Wait, there’s more.
I have to remove another sector that claims to be DPC and those are DINOs or Direct Primary Care in Name Only. I do NOT believe they do authentic Direct Primary Care. In fact, it is the reverse reasoning for this discussion. What DINOs offer may be affordable to the masses but they don’t give the exceptional level of service (access, no waits, personal doctor, etc.) like DPC and Concierge Medicine. They just slap on the Direct Primary Care moniker to their website and offer a monthly fee to be treated like everyone else in the broken insurance model.
Taking this all together, It looks like we have a spectrum. DINOs are affordable but aren’t Concierge Medicine. Concierge Medicine has great service but it may be unaffordable to many. It looks to me like Direct Primary Care is the Goldilocks of this whole movement as it is both affordable and has great service. It is in the middle and it is just right.
We are getting closer.
I keep coming back to the word affordable because it is critical in distinguishing Direct Primary Care from Concierge Medicine. I do not mean the word cheap. I have had other doctors tell me that they worry that the term Direct Primary Care gives off the feeling of being cheap or of low quality. That’s why the word cheap should never be used. It’s affordable.
Maybe DPC is just an affordable version of concierge medicine?
In fact, in my DPC office, we called ourselves “Concierge Care at an Affordable Price”. Why? Because we wanted to get across to patients the incredible things that we do for a low monthly fee. In fact, I do not think that the typical Concierge Medicine that caters to the ultra-wealthy had any more services than we had.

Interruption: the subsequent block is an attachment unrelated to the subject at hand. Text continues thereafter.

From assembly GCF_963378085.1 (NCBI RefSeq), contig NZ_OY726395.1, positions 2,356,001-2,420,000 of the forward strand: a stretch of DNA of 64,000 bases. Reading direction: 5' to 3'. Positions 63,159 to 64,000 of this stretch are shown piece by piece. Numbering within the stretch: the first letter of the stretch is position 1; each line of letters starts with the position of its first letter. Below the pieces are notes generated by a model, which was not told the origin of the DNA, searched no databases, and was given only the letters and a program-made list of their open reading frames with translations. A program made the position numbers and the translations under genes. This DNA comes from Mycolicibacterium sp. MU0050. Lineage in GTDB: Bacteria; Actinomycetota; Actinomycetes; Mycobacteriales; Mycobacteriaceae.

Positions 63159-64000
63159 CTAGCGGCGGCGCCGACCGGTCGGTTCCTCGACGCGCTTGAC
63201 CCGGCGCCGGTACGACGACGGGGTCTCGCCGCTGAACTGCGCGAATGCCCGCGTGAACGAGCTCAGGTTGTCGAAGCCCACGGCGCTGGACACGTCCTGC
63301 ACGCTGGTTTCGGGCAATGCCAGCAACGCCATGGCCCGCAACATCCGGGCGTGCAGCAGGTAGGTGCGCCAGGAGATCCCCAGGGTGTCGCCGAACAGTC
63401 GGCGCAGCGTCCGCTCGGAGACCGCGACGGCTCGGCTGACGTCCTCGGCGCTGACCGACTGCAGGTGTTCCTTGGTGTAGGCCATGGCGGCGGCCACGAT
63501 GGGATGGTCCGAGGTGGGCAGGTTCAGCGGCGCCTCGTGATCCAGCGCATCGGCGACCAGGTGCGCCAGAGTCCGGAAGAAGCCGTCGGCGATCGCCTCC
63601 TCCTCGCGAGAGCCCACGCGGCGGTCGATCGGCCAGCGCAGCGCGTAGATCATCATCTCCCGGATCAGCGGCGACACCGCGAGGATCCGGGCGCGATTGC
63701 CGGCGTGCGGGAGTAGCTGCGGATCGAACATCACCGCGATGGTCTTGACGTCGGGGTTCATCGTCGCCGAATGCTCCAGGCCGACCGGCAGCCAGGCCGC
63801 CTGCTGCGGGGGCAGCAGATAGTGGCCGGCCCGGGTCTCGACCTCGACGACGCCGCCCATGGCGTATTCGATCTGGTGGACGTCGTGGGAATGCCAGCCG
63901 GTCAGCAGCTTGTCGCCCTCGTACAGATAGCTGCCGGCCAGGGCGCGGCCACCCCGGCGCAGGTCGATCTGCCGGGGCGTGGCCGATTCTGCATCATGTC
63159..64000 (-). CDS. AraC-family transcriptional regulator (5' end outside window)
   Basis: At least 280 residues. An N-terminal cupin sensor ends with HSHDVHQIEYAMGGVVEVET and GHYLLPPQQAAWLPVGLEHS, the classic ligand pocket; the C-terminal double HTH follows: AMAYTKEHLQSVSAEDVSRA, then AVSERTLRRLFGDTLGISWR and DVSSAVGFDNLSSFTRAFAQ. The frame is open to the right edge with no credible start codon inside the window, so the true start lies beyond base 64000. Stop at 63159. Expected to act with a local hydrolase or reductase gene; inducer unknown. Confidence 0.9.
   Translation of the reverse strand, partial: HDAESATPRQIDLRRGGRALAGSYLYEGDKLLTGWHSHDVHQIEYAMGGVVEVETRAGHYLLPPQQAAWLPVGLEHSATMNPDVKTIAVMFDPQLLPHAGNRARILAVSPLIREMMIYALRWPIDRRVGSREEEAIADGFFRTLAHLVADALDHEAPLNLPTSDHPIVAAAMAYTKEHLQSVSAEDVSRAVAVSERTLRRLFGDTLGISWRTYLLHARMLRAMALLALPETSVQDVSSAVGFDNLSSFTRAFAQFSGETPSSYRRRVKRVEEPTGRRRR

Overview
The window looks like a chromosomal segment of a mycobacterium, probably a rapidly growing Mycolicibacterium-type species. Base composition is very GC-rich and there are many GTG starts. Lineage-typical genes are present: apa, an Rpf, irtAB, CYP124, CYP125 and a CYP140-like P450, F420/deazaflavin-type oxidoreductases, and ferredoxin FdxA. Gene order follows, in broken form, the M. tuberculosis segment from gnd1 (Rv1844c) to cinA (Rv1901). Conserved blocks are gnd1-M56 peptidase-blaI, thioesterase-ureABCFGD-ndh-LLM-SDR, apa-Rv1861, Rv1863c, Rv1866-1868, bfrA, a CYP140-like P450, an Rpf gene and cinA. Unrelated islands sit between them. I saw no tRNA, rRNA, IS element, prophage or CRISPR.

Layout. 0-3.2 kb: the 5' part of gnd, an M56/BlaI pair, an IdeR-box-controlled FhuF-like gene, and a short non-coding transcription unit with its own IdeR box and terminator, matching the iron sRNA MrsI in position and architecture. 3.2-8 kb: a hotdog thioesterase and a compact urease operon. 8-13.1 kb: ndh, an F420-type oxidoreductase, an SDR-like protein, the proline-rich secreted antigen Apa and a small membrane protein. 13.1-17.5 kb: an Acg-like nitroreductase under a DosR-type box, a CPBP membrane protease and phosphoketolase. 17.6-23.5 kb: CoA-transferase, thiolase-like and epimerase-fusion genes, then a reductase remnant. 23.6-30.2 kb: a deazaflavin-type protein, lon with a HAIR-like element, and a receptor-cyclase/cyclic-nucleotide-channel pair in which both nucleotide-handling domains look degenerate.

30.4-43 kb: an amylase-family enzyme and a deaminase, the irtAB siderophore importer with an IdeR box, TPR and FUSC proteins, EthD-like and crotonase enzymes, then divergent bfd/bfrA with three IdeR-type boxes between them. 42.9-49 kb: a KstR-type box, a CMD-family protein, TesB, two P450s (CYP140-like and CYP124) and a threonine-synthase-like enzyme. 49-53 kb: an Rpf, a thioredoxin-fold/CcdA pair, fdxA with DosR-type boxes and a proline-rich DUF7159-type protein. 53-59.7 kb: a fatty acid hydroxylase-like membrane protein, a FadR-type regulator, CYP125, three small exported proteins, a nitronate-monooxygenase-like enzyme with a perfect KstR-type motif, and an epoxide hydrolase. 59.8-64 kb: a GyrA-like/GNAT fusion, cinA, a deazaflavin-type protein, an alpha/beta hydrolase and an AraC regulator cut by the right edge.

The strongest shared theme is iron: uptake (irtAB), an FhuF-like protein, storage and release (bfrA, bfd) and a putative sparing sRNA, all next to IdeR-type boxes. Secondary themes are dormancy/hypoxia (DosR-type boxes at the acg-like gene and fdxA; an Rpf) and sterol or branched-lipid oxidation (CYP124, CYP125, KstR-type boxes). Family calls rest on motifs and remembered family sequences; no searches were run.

This brings me to the bigger picture.
Does Direct Primary Care or Concierge Medicine offer some solution to our broken healthcare system? Well, DPC does try to lower costs for their patients by getting them affordable labs, affordable medications, and finding affordable options for specialists and testing like radiology, etc. I do not think the typical Concierge Medicine practice does that. That may be because their clientele wouldn’t care as much about this. In fact, I guess if you had to truly figure out the difference between the two then would you ask the doctor two questions:
- Do you still bill the insurance company? If yes, it is NOT a Direct Primary Care clinic.
- Does it matter to the majority of your patients if you get them more affordable medications, labs, procedures, and diagnostic tests? If not, then you are probably in a Concierge Medicine office and not a Direct Primary Care clinic.
So how do we sum this up and answer the question “What is the difference between Direct Primary Care and Concierge Medicine?”
A Direct Primary Care practice does NOT bill insurance, has a small patient panel, advocates to get lower costs on medications, labs, and diagnostic tests, and gives incredible service (access, hours, etc) at a fee that is affordable for the MAJORITY of the population.
If you are still confused then take a breath and reread this. I do not pretend to know everything and this is NOT the official document that figures out the answer to this question. Hopefully, in time, the term Direct Primary Care, which is affordable to most, will take over the whole membership model space anyway.